Rent Shop Volunteer Join

Q. Who is Mr. Smarty Plants?

A: There are those who suspect Wildflower Center volunteers are the culpable and capable culprits. Yet, others think staff members play some, albeit small, role. You can torture us with your plant questions, but we will never reveal the Green Guru's secret identity.

Help us grow by giving to the Plant Database Fund or by becoming a member

Did you know you can access the Native Plant Information Network with your web-enabled smartphone?

Share

Ask Mr. Smarty Plants

Ask Mr. Smarty Plants is a free service provided by the staff and volunteers at the Lady Bird Johnson Wildflower Center.

Search Smarty Plants
See a list of all Smarty Plants questions

Please forgive us, but Mr. Smarty Plants has been overwhelmed by a flood of mail and must take a break for awhile to catch up. We hope to be accepting new questions again soon. Thank you!

Need help with plant identification, visit the plant identification page.

 
rate this answer
Not Yet Rated

Tuesday - April 10, 2012

From: Colchester, VT
Region: Northeast
Topic: Erosion Control, Grasses or Grass-like
Title: Plants to stabilize a bank in VT
Answered by: Anne Bossart

QUESTION:

I am looking for suggestion on what plants might best be suited for aiding in the stabilization of a very steep bank above Lake Champlain.

ANSWER:

Generally speaking, we recommend planting ornamental grasses to stabilize a steep bank. Their fibrous root systems really hold the soil in place and enable the plant to thrive in the "rapidly draining" (aka dry) soil conditions that are usually present on such a site.

These grasses are native to Vermont and would do the job quite nicely:

Ammophila breviligulata (American beach grass) (this plant can be very aggressive)

Calamagrostis canadensis (Bluejoint)

Hierochloe odorata (Sweetgrass)

Panicum virgatum (Switchgrass)

Schizachyrium scoparium (Little bluestem)

Sorghastrum nutans (Indiangrass)

If a mixed planting of grasses, shrubs and flowering perennial plants was more what you had in mind, you will want to select those that spread with runners or stolons.

You can visit our Native Plant database to learn more about which plants might be useful.  By doing a Combination Search for Vermont and selecting the plant type (shrub or herb(aceous perennial)) and the light and soil conditions of your site, you will generate lists of plants native to your area that meet those conditions.  Each plant name is linked to a detailed information page with images. 

For instance, a search for shrubs using the assumption that your conditions are sunny and dry, generates a list of 39 shrubs.  Plants from this list like Arctostaphylos uva-ursi (Kinnikinnick), Rhus typhina (Staghorn sumac) and Rosa carolina (Carolina rose) are all good "spreaders".

Asclepias tuberosa (Butterflyweed), Monarda fistulosa (Wild bergamot) and Tradescantia virginiana (Virginia spiderwort) are just a few of the perennials from the list of 89 that will also hold the soil.  You will find that the perennials that other gardeners are constantly digging up, dividing and sharing will be good "workhorses" for you!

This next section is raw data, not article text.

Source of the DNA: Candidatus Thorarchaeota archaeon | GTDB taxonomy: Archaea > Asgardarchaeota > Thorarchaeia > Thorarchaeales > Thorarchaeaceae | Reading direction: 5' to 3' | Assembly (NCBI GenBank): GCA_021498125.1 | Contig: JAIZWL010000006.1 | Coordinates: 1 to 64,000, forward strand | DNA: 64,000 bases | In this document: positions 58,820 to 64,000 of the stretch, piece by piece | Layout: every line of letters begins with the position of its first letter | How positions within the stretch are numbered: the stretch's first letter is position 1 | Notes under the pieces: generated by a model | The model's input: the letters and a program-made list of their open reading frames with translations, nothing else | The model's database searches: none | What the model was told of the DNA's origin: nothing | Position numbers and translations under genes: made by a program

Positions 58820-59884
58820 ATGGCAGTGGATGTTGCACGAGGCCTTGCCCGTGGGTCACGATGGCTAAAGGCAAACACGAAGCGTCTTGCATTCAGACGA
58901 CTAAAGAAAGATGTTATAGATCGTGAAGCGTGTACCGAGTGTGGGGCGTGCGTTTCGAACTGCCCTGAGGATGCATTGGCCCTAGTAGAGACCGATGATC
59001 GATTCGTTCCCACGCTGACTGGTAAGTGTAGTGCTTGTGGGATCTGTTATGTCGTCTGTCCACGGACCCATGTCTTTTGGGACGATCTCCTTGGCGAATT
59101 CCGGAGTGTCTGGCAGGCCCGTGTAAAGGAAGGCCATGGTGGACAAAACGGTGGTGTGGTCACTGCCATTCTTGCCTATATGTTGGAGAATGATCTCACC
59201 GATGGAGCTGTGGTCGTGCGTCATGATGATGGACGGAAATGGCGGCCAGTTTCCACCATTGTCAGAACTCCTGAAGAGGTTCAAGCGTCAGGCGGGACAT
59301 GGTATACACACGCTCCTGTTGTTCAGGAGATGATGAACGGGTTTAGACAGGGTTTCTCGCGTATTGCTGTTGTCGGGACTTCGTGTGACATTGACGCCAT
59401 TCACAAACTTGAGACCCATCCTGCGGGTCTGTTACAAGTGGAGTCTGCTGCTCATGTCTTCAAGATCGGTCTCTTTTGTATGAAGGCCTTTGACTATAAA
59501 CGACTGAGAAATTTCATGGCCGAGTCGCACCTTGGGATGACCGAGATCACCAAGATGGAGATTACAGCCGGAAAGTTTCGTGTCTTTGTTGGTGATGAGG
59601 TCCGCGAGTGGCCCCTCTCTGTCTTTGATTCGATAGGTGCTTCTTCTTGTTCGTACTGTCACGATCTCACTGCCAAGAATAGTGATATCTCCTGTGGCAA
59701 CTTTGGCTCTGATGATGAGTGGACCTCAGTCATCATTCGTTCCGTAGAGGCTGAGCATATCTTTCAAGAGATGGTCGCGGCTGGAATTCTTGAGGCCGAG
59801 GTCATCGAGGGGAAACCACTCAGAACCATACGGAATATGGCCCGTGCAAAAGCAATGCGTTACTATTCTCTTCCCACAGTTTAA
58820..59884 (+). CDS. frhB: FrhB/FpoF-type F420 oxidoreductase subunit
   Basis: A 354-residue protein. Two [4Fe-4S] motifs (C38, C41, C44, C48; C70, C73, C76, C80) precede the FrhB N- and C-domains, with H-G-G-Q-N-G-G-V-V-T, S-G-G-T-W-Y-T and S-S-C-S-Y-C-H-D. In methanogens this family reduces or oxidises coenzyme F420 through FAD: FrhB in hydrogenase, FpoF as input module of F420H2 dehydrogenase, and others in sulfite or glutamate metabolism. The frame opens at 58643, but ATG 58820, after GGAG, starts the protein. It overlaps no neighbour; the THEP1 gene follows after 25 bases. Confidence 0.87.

From the Image Gallery


American beach grass
Ammophila breviligulata

Bluejoint
Calamagrostis canadensis

Sweetgrass
Hierochloe odorata

Switchgrass
Panicum virgatum

Little bluestem
Schizachyrium scoparium

Indiangrass
Sorghastrum nutans

Kinnikinnick
Arctostaphylos uva-ursi

Staghorn sumac
Rhus typhina

Carolina rose
Rosa carolina

Butterflyweed
Asclepias tuberosa

Wild bergamot
Monarda fistulosa

Virginia spiderwort
Tradescantia virginiana

More Grasses or Grass-like Questions

Recreating a wildflower meadow, central Texas
July 02, 2013 - We have an acre on our property that has bluebonnets. Unfortunately, it also has other plants that we don't want -Johnson grass, nettles, burrs. We plan to do a controlled burn in the fall and re-...
view the full question and answer

Plants for banks of a retention pond in Alabama
April 24, 2009 - What can we plant on the inner and out walls of a detention pond to stop erosion? The pond is located in a neighborhood in Mobile, AL and the walls are 9 ft high with a steep slope.
view the full question and answer

Creating a wildflower meadow
May 18, 2013 - I have an area 1-6 acres worth that is currently grass that I would like to overseed with wildflower seed. The local native plant nursery says that would be a waste. I don't really want to kill gra...
view the full question and answer

Replacement for Kentucky grass in Colorado
July 02, 2012 - What kind of grass to replace "Kentucky grass"? It uses too much water. Need drought tolerant grass for the Rifle, Colorado area ("zip code is 81650"). Water bill is way too high, pushing over $10...
view the full question and answer

New gardener on lawn for Poolville TX
April 28, 2012 - I have never had the opportunity to have a nice yard until recently when I got married. My husband loves a nice yard and we have worked very hard and put in hours of work. We are learning by trial a...
view the full question and answer

Support the Wildflower Center by Donating Online or Becoming a Member today.